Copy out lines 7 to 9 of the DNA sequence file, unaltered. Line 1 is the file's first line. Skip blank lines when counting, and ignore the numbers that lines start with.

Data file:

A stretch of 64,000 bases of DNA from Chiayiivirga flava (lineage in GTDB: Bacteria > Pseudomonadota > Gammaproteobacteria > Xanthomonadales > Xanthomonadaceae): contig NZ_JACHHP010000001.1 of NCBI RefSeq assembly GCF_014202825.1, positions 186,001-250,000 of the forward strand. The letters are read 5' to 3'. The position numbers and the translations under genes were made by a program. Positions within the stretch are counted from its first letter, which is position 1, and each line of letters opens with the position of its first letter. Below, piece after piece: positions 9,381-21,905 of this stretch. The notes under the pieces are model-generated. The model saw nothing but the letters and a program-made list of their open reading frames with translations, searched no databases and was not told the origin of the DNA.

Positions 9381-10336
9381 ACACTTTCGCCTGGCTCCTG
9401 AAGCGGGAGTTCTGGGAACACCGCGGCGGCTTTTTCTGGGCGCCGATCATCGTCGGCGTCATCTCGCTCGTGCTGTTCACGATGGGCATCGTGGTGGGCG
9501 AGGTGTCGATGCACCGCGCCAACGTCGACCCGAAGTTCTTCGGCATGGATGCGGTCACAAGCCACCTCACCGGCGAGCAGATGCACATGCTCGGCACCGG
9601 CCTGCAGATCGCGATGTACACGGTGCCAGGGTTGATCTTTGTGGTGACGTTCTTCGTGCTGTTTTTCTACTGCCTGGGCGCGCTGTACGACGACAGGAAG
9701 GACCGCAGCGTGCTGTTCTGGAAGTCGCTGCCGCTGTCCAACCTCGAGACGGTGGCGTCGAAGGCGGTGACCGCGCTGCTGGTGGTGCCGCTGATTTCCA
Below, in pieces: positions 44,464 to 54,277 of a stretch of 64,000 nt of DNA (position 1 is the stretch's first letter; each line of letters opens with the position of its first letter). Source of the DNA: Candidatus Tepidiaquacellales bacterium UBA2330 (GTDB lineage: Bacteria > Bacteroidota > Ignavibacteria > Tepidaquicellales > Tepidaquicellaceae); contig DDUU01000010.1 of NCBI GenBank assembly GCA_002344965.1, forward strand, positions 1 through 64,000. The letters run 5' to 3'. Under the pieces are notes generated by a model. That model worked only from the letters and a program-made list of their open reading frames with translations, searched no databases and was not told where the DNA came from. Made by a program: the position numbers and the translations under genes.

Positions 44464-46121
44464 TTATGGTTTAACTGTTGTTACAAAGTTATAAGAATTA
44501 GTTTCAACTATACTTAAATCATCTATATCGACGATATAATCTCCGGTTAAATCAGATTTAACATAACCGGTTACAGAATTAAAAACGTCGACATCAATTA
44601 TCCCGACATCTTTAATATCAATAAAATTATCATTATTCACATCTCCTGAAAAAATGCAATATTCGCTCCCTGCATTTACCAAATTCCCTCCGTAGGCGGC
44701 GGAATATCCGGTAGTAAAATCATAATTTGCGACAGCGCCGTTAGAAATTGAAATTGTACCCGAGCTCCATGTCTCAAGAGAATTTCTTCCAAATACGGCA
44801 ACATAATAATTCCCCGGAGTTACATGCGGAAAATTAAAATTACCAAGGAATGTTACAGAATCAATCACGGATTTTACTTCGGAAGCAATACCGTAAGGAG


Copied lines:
9701 GACCGCAGCGTGCTGTTCTGGAAGTCGCTGCCGCTGTCCAACCTCGAGACGGTGGCGTCGAAGGCGGTGACCGCGCTGCTGGTGGTGCCGCTGATTTCCA
Below, in pieces: positions 44,464 to 54,277 of a stretch of 64,000 nt of DNA (position 1 is the stretch's first letter; each line of letters opens with the position of its first letter). Source of the DNA: Candidatus Tepidiaquacellales bacterium UBA2330 (GTDB lineage: Bacteria > Bacteroidota > Ignavibacteria > Tepidaquicellales > Tepidaquicellaceae); contig DDUU01000010.1 of NCBI GenBank assembly GCA_002344965.1, forward strand, positions 1 through 64,000. The letters run 5' to 3'. Under the pieces are notes generated by a model. That model worked only from the letters and a program-made list of their open reading frames with translations, searched no databases and was not told where the DNA came from. Made by a program: the position numbers and the translations under genes.

Positions 44464-46121